Jan. 7 (UPI) — South Korea’s National Human Rights Commission made an inaccurate claim about Seoul’s North Korean Human Rights Act in a recent report that recommended the repeal of the law.
The South Korean government agency said in its 2021-25 action plan published on Tuesday it recommends the act be declared null and void, citing “recommendations from the United Nations,” the Chosun Ilbo and Korea Economic Daily reported Thursday.
The law, which passed in 2016, would enable the government to establish a South Korean Human Rights Foundation Archive and an advisory committee. The archive would be an official record of North Korean rights abuses that could potentially be used as grounds for sentencing North Korean authority figures.
The “U.N. recommendation” mentioned in the Commission’s report referred to motions made during the Universal Periodic Review held in 2017. During the review of the human rights records of all U.N. member states, North Korea had expressed opposition to the South’s human rights law. None of the other 99 participating states protested Seoul’s law. The Commission said in its report the opposition was from the international body, however, according to local press reports.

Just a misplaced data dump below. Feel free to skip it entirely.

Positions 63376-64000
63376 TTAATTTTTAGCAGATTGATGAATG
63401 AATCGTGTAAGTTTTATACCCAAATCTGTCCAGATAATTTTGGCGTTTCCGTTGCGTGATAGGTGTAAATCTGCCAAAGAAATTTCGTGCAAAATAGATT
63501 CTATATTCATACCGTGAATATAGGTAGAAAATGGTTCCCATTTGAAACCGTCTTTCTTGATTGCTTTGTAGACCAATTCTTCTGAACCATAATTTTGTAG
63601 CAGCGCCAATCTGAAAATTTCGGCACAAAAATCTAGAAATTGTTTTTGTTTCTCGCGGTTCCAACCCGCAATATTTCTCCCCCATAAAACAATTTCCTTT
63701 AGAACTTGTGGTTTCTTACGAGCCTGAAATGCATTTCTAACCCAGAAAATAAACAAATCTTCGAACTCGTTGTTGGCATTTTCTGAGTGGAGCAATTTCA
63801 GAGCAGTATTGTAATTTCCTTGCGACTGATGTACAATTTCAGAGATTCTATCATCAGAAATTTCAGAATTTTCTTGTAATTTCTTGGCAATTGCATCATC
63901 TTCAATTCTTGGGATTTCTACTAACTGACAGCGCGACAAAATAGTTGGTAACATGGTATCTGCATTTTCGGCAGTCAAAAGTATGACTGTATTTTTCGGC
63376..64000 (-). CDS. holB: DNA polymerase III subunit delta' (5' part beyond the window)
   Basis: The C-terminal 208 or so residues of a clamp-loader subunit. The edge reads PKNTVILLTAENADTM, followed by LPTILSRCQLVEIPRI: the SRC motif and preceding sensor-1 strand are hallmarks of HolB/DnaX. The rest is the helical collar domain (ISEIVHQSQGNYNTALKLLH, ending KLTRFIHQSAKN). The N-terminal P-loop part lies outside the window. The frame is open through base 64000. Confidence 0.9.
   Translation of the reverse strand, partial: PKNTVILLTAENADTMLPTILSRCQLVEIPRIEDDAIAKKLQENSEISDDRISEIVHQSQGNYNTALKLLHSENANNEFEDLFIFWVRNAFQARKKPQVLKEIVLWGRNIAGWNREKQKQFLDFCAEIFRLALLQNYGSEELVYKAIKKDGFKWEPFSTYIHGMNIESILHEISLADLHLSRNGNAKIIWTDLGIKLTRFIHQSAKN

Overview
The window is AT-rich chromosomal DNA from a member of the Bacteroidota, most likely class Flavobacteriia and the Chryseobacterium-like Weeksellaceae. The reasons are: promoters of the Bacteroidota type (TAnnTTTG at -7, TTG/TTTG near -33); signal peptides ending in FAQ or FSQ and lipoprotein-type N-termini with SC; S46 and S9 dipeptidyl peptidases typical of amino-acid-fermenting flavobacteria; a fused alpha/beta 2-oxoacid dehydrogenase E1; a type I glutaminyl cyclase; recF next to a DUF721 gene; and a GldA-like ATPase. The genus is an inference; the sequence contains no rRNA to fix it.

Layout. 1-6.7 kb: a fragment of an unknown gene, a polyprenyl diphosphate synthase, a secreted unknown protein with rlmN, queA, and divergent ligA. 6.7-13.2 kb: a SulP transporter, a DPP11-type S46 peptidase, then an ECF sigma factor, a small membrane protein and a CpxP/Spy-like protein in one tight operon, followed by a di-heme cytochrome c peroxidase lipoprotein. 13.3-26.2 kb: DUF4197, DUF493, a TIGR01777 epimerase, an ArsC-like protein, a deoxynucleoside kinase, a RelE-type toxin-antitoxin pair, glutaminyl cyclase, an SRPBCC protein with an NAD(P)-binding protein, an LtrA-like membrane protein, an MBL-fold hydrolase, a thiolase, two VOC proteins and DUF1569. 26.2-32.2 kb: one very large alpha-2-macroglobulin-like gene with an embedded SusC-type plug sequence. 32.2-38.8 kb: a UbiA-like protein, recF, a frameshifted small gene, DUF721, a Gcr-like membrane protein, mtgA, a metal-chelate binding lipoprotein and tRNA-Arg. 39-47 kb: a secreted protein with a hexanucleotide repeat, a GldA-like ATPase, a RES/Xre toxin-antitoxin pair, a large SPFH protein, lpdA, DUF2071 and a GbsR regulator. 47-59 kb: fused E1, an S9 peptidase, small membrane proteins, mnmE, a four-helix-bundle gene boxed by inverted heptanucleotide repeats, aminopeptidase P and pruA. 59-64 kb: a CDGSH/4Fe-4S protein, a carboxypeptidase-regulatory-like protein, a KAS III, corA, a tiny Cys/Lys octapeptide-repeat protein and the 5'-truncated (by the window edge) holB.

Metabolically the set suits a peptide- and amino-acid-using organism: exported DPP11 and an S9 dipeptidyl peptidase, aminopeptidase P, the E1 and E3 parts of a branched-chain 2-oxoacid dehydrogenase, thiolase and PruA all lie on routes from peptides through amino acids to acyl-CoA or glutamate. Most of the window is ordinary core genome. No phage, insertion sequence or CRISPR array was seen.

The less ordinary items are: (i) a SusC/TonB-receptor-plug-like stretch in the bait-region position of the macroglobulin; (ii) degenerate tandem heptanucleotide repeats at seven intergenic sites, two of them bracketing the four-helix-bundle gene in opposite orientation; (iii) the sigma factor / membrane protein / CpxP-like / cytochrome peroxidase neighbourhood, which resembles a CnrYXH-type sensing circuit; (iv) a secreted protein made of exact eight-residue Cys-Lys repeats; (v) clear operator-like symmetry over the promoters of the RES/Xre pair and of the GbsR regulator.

The agency also raised concerns about provoking the North in the report, according to Korea Economic Daily.
“There is a concern that [the law] will be used to attack the North Korean regime,” the report said.
Activists are condemning the Commission. Hubert Younghwan Lee, executive director at Transitional Justice Working Group, said the agency was manipulating facts. Lee also said the killing of a South Korean fisheries official in the North last year remains to be investigated, according to the report.
South Korea’s questioning of the human rights law comes only months after the government had suggested it would work with NGOs to advance rights protections.
In December South Korea’s ruling party lawmakers passed a bill banning the launch of anti-Pyongyang leaflets at the border.